Early in 1962, a handful of Reformed Church in America and Southern Presbyterian representatives met in Washington, D.C., to discuss what was increasingly the vogue—church union. Seven years later, Presbyterians approved the merger by the narrowest of margins after an arduous and at times mildly bitter fight. But the victory was in vain. Reformed laymen in the Midwest, zealous of historic tenets and of liberty they have in their denomination, feared the long arm of a more centralized, Presbyterian structure. And in the more doctrinally liberal background, as they saw it, lurked the ominous Consultation on Church Union (COCU). By March 18 they had defeated the merger plan.

The church—which had its origins with Dutch settlers in New York in 1628—was unanimous in the East for merger. Twenty-two classes (local governing bodies) there backed it. But the proposal needed approval by thirty, or two-thirds of the forty-five classes spread over twenty-six states. Lake Erie Classis, embracing Detroit and Toledo area churches, added its vote in favor to give union forces twenty-one. But that is as far as the yeas could penetrate. The Western classes were just as solid against merger, and voted their sentiments as convincingly.

“I would give the laymen 75 per cent of the credit for the way the vote went,” said the Rev. Henry Bast of the 800-member Bethany Reformed Church in Grand Rapids. “It was the plan of union itself which caused them to object to it. They could see in it a movement in a high Presbyterian direction, with strong centralization of control, making it virtually impossible to express dissent.”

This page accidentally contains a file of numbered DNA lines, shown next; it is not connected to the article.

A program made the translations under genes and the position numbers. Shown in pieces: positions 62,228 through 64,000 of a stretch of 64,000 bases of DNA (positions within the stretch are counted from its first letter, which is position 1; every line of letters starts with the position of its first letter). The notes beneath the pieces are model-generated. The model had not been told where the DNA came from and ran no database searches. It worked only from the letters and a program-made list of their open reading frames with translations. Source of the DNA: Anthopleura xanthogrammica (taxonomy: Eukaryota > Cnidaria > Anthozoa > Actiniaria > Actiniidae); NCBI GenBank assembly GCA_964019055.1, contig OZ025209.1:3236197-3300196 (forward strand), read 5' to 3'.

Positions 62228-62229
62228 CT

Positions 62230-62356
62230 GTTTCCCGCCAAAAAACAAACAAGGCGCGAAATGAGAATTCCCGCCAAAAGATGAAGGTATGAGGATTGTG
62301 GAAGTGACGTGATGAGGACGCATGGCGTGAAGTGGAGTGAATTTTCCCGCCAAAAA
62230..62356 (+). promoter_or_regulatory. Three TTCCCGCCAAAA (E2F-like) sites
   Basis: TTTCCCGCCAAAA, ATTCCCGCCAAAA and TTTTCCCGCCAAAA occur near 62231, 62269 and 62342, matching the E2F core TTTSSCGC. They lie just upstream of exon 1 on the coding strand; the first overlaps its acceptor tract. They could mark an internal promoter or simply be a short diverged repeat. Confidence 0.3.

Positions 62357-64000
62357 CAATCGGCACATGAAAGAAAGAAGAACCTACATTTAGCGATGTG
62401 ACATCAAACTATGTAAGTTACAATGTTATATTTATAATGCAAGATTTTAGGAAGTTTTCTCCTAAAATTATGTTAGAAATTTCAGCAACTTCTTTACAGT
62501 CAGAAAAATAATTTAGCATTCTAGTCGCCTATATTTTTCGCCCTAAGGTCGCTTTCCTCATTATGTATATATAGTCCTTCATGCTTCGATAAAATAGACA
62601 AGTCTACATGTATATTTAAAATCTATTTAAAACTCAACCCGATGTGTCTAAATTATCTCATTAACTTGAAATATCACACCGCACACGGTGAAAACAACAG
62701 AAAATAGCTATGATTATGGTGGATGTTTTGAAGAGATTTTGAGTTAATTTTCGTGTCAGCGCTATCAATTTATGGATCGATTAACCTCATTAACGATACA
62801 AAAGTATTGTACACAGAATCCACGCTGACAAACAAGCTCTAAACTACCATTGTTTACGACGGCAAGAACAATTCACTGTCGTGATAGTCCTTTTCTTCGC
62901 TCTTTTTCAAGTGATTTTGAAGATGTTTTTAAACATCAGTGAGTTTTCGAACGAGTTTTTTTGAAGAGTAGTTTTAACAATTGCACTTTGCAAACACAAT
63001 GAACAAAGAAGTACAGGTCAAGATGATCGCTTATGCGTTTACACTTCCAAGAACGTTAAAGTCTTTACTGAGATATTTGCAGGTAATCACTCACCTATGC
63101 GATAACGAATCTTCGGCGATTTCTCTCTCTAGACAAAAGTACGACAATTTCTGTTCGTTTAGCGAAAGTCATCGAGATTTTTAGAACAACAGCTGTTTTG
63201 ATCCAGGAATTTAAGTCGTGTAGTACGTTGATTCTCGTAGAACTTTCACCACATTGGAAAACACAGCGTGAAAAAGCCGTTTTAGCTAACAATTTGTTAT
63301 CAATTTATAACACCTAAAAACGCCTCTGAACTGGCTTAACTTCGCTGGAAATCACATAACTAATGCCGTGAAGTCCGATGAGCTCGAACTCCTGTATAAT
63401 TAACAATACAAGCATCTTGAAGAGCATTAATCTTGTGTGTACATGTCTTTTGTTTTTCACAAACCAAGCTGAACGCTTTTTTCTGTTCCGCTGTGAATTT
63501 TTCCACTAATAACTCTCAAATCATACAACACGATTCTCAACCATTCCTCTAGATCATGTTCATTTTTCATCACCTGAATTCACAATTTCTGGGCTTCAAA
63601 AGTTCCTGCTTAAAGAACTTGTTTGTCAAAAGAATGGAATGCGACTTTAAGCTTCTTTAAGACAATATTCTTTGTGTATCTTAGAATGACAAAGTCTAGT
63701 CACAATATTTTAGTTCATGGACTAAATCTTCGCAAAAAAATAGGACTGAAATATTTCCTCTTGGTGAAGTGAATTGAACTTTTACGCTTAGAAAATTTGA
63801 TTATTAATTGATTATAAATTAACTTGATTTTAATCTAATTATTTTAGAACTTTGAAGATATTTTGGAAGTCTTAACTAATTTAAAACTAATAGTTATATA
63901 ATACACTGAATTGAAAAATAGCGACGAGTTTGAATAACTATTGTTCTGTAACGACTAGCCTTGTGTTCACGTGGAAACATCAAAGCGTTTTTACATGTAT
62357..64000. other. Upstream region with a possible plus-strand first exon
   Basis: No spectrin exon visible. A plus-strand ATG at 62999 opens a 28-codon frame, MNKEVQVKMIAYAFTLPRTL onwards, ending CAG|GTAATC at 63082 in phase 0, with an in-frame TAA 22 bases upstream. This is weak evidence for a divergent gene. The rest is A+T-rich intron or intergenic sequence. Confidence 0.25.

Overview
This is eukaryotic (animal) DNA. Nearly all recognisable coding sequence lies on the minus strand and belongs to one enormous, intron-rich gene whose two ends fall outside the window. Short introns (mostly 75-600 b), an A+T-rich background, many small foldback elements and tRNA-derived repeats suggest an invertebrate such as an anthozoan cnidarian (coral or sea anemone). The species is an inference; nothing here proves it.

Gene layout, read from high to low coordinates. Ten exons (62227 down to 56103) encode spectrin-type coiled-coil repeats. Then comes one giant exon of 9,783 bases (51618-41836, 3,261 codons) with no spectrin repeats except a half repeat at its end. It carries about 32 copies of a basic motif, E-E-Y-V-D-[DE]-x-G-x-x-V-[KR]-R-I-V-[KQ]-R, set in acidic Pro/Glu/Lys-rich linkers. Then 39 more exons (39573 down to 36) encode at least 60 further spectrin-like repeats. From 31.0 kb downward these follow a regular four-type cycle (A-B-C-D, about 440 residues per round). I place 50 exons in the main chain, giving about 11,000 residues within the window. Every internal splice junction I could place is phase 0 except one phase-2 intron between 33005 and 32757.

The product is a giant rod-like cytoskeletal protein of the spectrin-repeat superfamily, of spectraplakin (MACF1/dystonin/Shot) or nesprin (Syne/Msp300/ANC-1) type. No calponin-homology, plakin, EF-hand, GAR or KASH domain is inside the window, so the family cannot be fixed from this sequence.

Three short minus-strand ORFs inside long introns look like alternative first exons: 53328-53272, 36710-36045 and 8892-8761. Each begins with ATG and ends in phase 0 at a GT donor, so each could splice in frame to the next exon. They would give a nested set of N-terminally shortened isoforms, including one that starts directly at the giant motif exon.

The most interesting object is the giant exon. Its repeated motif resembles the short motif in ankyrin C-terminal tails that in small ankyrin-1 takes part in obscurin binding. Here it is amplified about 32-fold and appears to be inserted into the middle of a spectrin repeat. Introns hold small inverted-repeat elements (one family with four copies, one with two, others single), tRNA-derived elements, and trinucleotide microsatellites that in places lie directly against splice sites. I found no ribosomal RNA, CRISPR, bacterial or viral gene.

Bast was one of few in the denomination who would comment on the defeat. Buttoned lips at headquarters followed considerable consternation when the press quoted administrative assistant Barbara Mahannah as saying, “A lot of conservatives out in the Midwest apparently were afraid of being swallowed up.”

The truth of the matter is that she was right. Although there was no large umbrella organization in the West mobilized to fight the merger, individual groups emerged, and in areas such as South Holland, Illinois, and Kalamazoo, semi-official papers bent on preserving a “historic” Reformed stance were circulated. Congregations picked as delegates elders who represented the majority feeling, often voting a position counter to that of their pastor.

Bast said the move looked like one toward a “new Presbyterianism—away from historic positions [by eliminating the diaconate and a cohesion based on doctrine] to a unity calling for latitude in doctrine and conformity in program.”

With the vote so clearly divided, many leaders feel the question is resolved; but some still hope they can soften the ground for another try.

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